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Press Release
For Immediate Release
Website: www.GetOutLandish.org
Online Press Kit with High Res. JPG Photos: www.getoutlandish.org/press-kit/

Want to Improve Growth in Your Community? Adopt this Secret Weapon
Land design website provides unique ways to preserve open space and design subdivisions

Milford, MI — Overdevelopment in communities across the country is turning many once charming towns into places lacking character, charm and nature. But it doesn’t have to be this way. A group of volunteers created the website www.GetOutLandish.org to provide little known land use information to citizens, landowners and city officials along with better subdivision design that’s proven to build greater wealth for homeowners while giving them access to more open lands and healthier, happier lives.

“There is a huge disconnect between people and the land. With kids not going outdoors as much it’s getting worse. We want to get people thinking differently about land and recognize that undeveloped lands, like working farms and ranches, and natural lands, are an asset to their communities. Many people move to rural areas for the open spaces and lifestyle. Planning commission members and paid planners, the people making the land use decisions, are often not aware of the land use choices featured on our website. Outdated development methods turn once rural communities into overdeveloped, traffic clogged, uninspiring places. People can visit our website to learn ways to preserve the valuable natural lands that make their communities prosperous. Forests, fields and working farms and ranches provide an important balance to economic development,” says co-founder Kirt Manecke.

Their website includes a Planning Commission Boot Camp www.getoutlandish.org/planning-commission-boot-camp to provide volunteer planning commission members and paid planners with critical information. And a web page is being created where people can even create their own conservation subdivisions using M&Ms as houses.

“Now is the time to make communities sustainable. Actually we are 50 years behind, but better late than never,” says Manecke. “There are a lot of communities struggling with growth. The information on our website is the secret weapon to ensuring quality development and growth.”

Manecke wants people to visit their website, click the “Take Action” button and share the website with local officials and planning commission members. Learn more at www.GetOutLandish.org.

END

Press Blurb/Brief
For Immediate Release
Website: www.GetOutLandish.org
Online Press Kit with High Res. JPG Photos: www.getoutlandish.org/press-kit/

Want to Improve Growth in Your Community? Adopt this Secret Weapon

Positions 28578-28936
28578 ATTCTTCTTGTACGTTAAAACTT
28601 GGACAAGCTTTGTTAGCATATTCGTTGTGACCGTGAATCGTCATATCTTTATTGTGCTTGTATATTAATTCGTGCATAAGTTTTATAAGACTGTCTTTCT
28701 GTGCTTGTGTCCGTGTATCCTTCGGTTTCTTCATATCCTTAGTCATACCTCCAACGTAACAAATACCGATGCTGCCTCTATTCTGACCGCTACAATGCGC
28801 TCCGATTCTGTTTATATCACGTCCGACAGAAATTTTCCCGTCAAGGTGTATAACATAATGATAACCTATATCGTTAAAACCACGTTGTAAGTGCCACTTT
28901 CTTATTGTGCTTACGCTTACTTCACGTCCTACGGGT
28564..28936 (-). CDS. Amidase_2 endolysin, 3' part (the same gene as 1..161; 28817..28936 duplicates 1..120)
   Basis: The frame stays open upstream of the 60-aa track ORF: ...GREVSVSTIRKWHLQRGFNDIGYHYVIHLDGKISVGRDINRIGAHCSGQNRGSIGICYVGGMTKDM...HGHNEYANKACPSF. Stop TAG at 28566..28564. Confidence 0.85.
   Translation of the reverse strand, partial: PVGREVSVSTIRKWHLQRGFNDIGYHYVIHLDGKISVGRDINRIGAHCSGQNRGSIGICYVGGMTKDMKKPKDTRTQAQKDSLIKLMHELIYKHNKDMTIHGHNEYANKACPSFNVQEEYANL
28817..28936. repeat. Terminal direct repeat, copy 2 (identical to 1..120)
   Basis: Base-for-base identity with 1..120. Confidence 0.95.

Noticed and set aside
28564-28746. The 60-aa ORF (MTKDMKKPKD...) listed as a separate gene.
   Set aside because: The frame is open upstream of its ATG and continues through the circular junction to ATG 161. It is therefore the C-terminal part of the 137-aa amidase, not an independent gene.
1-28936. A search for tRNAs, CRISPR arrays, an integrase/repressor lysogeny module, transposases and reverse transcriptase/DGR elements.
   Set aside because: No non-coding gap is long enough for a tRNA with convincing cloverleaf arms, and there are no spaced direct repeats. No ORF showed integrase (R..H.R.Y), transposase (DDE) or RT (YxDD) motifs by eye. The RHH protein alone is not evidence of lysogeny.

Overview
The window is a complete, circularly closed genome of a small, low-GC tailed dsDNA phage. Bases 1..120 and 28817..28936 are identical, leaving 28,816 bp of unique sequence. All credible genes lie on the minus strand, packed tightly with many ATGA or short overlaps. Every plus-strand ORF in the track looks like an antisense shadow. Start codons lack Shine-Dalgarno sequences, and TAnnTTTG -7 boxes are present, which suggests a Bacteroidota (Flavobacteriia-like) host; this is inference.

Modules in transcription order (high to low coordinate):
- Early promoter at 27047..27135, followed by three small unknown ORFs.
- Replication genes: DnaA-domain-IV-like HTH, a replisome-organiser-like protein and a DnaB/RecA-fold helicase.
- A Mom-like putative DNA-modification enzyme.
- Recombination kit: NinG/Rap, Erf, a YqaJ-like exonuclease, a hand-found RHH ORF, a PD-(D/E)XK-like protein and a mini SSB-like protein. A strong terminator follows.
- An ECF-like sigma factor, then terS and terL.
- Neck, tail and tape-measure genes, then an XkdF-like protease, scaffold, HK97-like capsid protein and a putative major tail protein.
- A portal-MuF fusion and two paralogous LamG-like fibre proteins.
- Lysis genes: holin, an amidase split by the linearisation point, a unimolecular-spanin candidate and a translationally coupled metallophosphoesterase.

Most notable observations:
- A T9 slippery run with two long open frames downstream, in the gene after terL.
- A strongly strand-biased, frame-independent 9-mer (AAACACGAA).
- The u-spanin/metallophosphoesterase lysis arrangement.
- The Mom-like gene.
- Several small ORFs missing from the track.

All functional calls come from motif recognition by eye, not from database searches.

Land design website provides unique ways to preserve open space and design subdivisions

Milford, MI — “Save Some for the Kids” is the tag line for the new website www.GetOutLandish.org. A group of volunteers created the website to provide little known land use information to citizens, landowners and city officials along with better subdivision design that’s proven to build greater wealth for homeowners while giving them access to more open lands and healthier, happier lives. Their website includes a Planning Commission Boot Camp www.getoutlandish.org/planning-commission-boot-camp to provide volunteer planning commission members and paid planners with critical information. A web page is being created where people can create their own conservation subdivisions using M&Ms as houses. Citizens can share the website with their local officials and planning commission members by clicking on the “Take Action” button at www.GetOutLandish.org.

END (OF PRESS RELEASE)

IMAGES

Conventional subdivision with 2 acre house lots and 55 home sites on a 130 acre site.

Site Map, Conventional Development (above)
Please credit Randall Arendt, “Conservation Design for Subdivisions”, Island Press, 1996

Conservation subdivision with just under 3/4 of an acre, 30,000 sq. ft., house lots with 55 home sites on a 130 acre site. The conservation subdivision preserves almost two-thirds of the site, 62%, 81 acres.

Site Map, Conservation Design (above)
Please credit Randall Arendt, “Conservation Design for Subdivisions”, Island Press, 1996

Farm with Cival War Battle-Related Resources
Conventional subdivision (second photo above) with two acre house lots vs. a conservation subdivision (photo directly above) with just under 3/4 of an acre, 30,000 sq. ft., house lots a 130 acre historic site. The conservation subdivision preserves almost two-thirds of the site, 62%, 81 acres, while allowing the SAME number of home sites (55).